Talk Talk

The opening track on the 1982 debut album by English new wave/synth-pop band Talk Talk, led by singer Mark Hollis (1955-2019), is “Talk Talk.”

Reading up on the song this evening, I learned that Hollis’s previous band, The Reaction, recorded and released it in 1977 as “Talk Talk Talk Talk.”

That’s a lot of talk.

Based on the lyrics, the song seems to be about communication difficulties and abusive behaviour, particularly but not solely in romantic relationships. “Talk Talk” has played on my random morning play of Apple Music, a list of which contains a lot of songs by bands whose music I’ve posted about on this site. While it’s played, I’ve thought a few times how its themes are echoed, albeit on an incomprehensibly more consuming scale, by horrific acts being committed in Ukraine. There’s so much conflict around the planet, and so much of it is rooted in how some treat others.

Hollis’s vocal is accompanied by a (primarily) electronically-played fast tempo punctuated by urgent and electronic drumming, staccato piano, and varying synthesizer melodies that play above and below the bounding beat of the electric bass. (I’ve been listening intently to the synthesizers this evening while hearing it and reading little bits on it, like in Wikipedia.) The many sounds in the song combine to create a strong sense of, well, angst.

But that aside, it’s also a great song that has a beat and musicality that makes me recall 1980s post-disco, post-punk cabarets where recorded music started a serious run against the late-night, live-band bar circuit. (Often, a song would be remixed in an extended, dance-oriented version specifically to be played in 80s clubs, and many such tracks are getting new purchases and plays due to the 2020s resurgence of disco. Come to think of it, the song has probably played on random playlists in part due to my preferences as well as complementary songs from earlier eras making comebacks on media like online disco shows.)

“Hey

Well, did I tell you before when I was up?
Anxiety was bringing me down
I’m tired of listening to you talking in rhymes
Twisting around to make me think you’re straight down the line

All you do to me is talk, talk
Talk, talk, talk, talk
All you do to me is talk, talk
Talk, talk, talk, talk
All you do to me is talk, talk

If every sign that I see is complete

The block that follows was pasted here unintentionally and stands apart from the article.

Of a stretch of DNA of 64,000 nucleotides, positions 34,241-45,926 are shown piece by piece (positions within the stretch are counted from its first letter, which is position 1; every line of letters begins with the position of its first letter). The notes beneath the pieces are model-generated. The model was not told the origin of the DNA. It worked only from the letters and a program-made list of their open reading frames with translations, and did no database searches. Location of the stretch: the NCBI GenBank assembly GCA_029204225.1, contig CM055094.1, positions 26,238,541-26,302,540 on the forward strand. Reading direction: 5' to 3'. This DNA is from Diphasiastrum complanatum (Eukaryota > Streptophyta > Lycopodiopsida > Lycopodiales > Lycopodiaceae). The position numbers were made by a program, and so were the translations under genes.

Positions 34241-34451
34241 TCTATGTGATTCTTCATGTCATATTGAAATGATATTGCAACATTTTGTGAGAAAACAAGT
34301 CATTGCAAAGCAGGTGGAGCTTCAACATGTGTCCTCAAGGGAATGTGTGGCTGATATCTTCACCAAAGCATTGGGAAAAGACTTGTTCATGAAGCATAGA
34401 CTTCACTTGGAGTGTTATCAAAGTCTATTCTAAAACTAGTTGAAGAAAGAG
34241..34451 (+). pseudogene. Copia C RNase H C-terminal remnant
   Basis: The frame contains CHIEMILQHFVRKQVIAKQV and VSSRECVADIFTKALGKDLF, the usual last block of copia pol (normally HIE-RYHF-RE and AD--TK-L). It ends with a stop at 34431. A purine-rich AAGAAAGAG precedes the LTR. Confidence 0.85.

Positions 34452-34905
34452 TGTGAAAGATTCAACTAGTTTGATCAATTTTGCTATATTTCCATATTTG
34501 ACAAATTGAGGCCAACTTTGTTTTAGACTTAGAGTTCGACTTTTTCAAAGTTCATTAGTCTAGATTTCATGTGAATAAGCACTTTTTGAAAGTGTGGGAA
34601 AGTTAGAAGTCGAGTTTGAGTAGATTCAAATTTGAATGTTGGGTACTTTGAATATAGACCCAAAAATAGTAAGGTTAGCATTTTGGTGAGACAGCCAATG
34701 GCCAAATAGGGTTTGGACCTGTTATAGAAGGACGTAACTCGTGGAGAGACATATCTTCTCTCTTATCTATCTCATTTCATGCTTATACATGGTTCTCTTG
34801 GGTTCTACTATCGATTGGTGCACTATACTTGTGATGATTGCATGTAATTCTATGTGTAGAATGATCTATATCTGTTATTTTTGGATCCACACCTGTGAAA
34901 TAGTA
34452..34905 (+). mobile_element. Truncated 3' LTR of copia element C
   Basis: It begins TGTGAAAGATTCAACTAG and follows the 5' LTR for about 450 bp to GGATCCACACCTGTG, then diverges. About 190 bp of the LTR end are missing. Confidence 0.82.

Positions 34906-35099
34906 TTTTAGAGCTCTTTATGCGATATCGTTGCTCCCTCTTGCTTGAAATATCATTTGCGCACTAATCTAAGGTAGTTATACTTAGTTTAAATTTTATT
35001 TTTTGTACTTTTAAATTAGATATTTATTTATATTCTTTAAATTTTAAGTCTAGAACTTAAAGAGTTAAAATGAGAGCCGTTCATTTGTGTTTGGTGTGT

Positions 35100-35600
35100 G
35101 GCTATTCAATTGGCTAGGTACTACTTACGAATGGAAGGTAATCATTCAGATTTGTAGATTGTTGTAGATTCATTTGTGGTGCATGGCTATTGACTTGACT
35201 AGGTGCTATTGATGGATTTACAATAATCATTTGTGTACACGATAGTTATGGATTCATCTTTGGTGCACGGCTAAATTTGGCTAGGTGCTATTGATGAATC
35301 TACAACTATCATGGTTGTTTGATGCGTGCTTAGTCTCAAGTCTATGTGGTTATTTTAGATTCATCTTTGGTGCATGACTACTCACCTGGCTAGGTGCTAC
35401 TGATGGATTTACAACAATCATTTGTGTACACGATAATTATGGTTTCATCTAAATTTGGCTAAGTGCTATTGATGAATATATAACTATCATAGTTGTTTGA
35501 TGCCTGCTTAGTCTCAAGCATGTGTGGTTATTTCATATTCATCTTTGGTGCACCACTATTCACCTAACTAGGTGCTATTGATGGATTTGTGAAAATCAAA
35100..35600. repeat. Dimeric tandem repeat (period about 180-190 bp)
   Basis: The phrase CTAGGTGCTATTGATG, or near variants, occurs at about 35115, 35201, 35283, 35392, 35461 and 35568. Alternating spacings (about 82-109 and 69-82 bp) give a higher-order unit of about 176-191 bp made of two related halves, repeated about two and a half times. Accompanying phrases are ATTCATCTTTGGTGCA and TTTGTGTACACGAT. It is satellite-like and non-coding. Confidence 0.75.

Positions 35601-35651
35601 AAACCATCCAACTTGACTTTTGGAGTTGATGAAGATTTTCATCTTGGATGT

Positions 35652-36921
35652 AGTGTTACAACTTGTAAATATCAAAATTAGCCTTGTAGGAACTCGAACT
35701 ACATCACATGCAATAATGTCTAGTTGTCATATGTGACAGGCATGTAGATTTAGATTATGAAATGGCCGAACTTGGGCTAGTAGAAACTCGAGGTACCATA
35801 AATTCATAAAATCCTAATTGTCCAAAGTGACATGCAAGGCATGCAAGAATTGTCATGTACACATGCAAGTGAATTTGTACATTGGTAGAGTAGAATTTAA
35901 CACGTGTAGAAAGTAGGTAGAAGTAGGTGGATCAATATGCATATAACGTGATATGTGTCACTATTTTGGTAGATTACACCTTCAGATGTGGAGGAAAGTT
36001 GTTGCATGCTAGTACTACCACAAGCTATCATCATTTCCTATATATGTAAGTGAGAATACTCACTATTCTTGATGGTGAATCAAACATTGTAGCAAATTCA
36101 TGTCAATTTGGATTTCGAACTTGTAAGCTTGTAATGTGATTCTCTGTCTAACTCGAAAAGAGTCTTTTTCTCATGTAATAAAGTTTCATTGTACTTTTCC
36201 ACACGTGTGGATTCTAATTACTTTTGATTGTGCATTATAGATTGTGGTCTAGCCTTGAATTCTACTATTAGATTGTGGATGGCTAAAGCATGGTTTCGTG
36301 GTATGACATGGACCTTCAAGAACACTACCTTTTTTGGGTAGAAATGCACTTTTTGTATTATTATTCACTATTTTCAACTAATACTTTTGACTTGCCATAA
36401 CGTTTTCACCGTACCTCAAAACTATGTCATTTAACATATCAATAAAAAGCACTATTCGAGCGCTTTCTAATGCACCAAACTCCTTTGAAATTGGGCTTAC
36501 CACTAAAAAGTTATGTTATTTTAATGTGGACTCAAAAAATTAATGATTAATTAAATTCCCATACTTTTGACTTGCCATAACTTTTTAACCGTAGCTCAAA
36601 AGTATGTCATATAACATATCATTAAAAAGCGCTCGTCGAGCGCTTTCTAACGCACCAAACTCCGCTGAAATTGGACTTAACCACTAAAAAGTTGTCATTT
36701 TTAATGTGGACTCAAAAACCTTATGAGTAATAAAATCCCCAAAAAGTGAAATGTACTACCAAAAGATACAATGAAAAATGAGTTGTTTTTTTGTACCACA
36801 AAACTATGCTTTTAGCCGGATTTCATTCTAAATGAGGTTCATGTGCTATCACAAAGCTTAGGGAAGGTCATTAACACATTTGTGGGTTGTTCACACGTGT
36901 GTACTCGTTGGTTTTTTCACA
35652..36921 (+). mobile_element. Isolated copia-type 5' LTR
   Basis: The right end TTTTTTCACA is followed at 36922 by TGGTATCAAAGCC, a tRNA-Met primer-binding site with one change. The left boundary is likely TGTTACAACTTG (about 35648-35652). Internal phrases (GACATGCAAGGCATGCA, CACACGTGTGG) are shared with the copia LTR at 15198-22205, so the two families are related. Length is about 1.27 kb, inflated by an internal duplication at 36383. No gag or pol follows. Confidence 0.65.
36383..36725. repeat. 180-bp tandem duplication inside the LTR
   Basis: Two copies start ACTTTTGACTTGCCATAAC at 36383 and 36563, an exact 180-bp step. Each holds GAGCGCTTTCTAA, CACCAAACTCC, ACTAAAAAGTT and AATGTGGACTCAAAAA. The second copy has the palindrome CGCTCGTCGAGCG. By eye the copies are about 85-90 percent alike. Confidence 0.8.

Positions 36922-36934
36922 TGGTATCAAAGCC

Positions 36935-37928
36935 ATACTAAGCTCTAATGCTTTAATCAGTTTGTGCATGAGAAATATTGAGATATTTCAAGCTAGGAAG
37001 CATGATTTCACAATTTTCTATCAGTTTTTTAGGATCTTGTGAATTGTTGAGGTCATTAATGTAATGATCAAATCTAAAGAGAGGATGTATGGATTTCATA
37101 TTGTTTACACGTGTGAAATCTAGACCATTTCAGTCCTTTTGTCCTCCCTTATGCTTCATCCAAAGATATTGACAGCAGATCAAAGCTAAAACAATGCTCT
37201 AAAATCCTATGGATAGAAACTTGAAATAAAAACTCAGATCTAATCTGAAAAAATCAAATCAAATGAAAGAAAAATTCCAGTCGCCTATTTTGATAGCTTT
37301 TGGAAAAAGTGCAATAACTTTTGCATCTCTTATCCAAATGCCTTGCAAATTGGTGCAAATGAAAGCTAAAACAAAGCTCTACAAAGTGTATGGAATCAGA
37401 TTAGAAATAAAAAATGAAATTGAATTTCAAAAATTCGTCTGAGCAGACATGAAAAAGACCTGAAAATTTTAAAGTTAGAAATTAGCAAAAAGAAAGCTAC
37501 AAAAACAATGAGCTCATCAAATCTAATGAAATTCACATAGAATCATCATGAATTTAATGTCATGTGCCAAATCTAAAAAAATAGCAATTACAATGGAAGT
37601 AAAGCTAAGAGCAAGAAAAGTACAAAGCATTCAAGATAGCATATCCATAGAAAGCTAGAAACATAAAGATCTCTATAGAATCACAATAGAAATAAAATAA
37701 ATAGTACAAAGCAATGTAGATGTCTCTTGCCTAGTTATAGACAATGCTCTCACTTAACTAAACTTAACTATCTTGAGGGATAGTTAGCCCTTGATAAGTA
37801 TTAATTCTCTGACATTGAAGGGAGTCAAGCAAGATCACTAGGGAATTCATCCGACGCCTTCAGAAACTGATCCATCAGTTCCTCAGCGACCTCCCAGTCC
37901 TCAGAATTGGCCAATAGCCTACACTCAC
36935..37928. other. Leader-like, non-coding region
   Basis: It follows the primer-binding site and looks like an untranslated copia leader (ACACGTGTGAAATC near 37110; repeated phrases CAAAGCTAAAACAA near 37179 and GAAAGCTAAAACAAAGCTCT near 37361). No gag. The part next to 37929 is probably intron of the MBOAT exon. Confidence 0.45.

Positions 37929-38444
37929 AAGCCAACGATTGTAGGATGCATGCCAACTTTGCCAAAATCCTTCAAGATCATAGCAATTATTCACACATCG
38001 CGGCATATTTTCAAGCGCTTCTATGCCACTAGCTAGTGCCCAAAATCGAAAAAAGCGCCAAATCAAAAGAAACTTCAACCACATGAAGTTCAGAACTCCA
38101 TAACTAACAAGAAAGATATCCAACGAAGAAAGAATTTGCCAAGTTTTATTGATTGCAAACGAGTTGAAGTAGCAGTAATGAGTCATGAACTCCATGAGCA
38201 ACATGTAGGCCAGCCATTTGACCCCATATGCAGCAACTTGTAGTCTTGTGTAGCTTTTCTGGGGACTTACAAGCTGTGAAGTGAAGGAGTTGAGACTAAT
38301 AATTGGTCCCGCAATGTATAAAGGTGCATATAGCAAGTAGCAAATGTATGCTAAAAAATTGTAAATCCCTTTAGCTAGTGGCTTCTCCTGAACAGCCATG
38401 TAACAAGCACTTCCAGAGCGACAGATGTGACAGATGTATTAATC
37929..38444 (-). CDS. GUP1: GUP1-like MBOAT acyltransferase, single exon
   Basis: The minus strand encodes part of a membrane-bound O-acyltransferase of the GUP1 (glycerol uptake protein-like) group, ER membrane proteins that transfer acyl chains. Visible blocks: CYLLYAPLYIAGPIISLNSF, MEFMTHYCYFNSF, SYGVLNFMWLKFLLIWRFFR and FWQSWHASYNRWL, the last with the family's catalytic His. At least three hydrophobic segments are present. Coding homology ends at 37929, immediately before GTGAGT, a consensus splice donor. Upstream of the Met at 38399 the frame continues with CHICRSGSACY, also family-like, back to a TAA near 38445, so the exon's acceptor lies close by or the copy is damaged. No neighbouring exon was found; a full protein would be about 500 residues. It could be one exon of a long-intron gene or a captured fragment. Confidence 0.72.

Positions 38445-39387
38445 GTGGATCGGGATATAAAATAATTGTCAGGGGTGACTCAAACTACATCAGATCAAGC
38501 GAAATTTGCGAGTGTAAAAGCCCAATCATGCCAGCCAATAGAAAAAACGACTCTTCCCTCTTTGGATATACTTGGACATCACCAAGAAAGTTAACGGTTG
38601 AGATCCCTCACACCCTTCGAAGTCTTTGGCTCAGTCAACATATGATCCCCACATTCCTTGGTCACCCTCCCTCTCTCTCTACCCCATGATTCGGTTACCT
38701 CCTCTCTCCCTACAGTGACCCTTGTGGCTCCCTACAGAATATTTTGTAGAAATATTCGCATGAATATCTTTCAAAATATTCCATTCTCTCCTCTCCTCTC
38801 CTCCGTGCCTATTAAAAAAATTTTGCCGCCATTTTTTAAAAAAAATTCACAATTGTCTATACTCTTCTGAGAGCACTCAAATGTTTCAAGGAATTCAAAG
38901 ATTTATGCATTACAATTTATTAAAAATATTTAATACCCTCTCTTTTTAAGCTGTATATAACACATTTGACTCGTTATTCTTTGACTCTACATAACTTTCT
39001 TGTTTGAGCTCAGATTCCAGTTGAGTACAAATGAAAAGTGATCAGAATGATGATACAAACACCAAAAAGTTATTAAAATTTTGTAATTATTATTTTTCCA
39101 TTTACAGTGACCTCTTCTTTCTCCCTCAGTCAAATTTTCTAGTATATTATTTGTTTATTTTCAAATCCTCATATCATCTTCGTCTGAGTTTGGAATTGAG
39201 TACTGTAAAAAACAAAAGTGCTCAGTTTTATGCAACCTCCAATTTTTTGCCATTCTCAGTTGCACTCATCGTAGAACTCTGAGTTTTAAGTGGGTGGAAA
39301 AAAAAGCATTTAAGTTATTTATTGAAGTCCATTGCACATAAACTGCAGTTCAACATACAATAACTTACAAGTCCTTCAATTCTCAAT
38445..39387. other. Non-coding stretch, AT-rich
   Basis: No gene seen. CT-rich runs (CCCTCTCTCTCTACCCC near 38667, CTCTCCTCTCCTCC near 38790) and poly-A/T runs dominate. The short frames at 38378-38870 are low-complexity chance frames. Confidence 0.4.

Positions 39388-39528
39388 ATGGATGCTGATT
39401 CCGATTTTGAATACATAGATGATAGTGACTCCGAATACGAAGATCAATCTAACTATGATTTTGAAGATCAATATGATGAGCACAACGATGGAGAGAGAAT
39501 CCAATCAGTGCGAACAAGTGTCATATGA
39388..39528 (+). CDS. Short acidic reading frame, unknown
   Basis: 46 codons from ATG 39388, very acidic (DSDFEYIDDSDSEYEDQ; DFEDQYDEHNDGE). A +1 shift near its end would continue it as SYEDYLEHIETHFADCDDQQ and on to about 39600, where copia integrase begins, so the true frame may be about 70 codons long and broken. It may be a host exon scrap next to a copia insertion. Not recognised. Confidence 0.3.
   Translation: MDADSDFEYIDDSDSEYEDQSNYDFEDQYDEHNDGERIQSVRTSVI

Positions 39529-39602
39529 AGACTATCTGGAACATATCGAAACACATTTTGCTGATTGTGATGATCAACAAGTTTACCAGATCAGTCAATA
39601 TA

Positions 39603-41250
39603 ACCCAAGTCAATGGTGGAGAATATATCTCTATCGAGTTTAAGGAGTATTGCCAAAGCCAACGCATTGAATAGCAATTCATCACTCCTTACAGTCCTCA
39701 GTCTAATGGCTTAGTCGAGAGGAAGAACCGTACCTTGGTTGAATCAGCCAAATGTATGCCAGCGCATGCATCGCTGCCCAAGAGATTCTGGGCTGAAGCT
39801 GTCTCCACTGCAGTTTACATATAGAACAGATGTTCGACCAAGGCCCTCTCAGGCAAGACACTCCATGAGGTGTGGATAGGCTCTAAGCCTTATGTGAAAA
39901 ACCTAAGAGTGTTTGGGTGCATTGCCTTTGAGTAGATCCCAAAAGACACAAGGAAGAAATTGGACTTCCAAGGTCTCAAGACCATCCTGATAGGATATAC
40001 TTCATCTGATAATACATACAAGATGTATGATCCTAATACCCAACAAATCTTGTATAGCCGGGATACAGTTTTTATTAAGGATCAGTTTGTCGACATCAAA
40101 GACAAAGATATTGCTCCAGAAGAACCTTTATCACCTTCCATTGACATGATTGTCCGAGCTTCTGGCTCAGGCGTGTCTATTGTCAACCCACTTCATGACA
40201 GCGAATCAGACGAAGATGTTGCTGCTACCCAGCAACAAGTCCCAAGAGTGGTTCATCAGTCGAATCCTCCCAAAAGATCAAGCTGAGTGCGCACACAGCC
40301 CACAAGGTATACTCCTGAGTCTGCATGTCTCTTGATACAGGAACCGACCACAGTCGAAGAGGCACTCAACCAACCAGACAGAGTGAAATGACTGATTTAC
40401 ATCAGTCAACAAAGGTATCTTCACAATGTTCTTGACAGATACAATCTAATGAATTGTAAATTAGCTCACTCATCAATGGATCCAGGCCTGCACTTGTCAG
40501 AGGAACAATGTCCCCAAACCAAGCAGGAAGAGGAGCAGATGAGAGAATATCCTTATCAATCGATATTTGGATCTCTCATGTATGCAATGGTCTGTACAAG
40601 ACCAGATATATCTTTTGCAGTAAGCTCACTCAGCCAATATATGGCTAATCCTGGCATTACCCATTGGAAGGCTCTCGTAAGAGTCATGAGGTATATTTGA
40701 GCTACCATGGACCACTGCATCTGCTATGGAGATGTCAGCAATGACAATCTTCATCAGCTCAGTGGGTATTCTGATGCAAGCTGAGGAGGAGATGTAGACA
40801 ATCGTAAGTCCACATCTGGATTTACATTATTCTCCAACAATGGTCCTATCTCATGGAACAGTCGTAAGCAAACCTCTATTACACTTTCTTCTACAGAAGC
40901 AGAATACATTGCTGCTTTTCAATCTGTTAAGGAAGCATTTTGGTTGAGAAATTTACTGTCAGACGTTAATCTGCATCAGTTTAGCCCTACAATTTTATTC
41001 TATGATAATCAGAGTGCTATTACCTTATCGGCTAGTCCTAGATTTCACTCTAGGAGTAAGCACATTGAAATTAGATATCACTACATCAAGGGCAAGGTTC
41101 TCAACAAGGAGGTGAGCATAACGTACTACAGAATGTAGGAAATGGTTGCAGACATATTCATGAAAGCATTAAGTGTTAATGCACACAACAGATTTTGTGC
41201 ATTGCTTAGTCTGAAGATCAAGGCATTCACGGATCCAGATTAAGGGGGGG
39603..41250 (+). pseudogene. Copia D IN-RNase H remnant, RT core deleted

Then I’m a fool in your game
And all you want to do is tell me your lies
Won’t you show the other side, you’re just wasting my time

All you do to me is talk, talk
Talk, talk, talk, talk
All you do to me is talk, talk
Talk, talk, talk, talk
All you do to me is talk, talk

When every choice that I make is yours
Keep telling me what’s right and what’s wrong
Don’t you ever stop to think about me
I’m not that blind to see that you’ve been cheating on me

You’re laughing at me when I’m up
I see you when you’re crying for me when I’m down
I see you when you’re laughing at me when I’m up
I see you when you’re crying for me

All you do to me is talk, talk
Talk, talk, talk, talk
All you do to me is talk, talk
Talk, talk, talk, talk
All you do to me is talk, talk
Talk, talk, talk, talk
All you do to me is talk, talk
Talk, talk, talk, talk
All you do to me is talk, talk
Talk, talk, talk, talk
All you do to me is talk, talk
Talk, talk, talk, talk
All you do to me is talk, talk
Talk, talk, talk, talk
All you do to me is talk, talk
Talk, talk, talk, talk
All you do to me is talk, talk
Talk, talk, talk, talk
All you do to me is talk, talk
Talk, talk, talk, talk”

“Talk Talk,” by Ed Hollis, Mark Hollis.
Unofficial lyrics retrieved from AZLyrics.com

As I hear and read those words, I get a sense of the frustration—and quite likely, fear—the singer could be describing. Relationship conflict or global conflict: it is all hard, and when there isn’t a desire to communicate openly and honestly, it just gets more troublesome. I have learned an awful lot about communication, am still learning, and think I still have a lot more to learn. As I’ve learned, though, it’s helped me become more present and contribute to relationships.

Honest communication… I think that’s the yearning the composers, Hollis and his older brother and mentor, Ed Hollis, were writing about. And it’s something the world needs. For starters.

“Talk Talk” comes from The Party’s Over (1982).

Now you know a little about why this is My Song of the Day for Today. Thanks for joining me here, and please enjoy.

Here’s the remastered, 1997 version of the song from the Talk Talk band YouTube channel:

With my best wishes,

Steve

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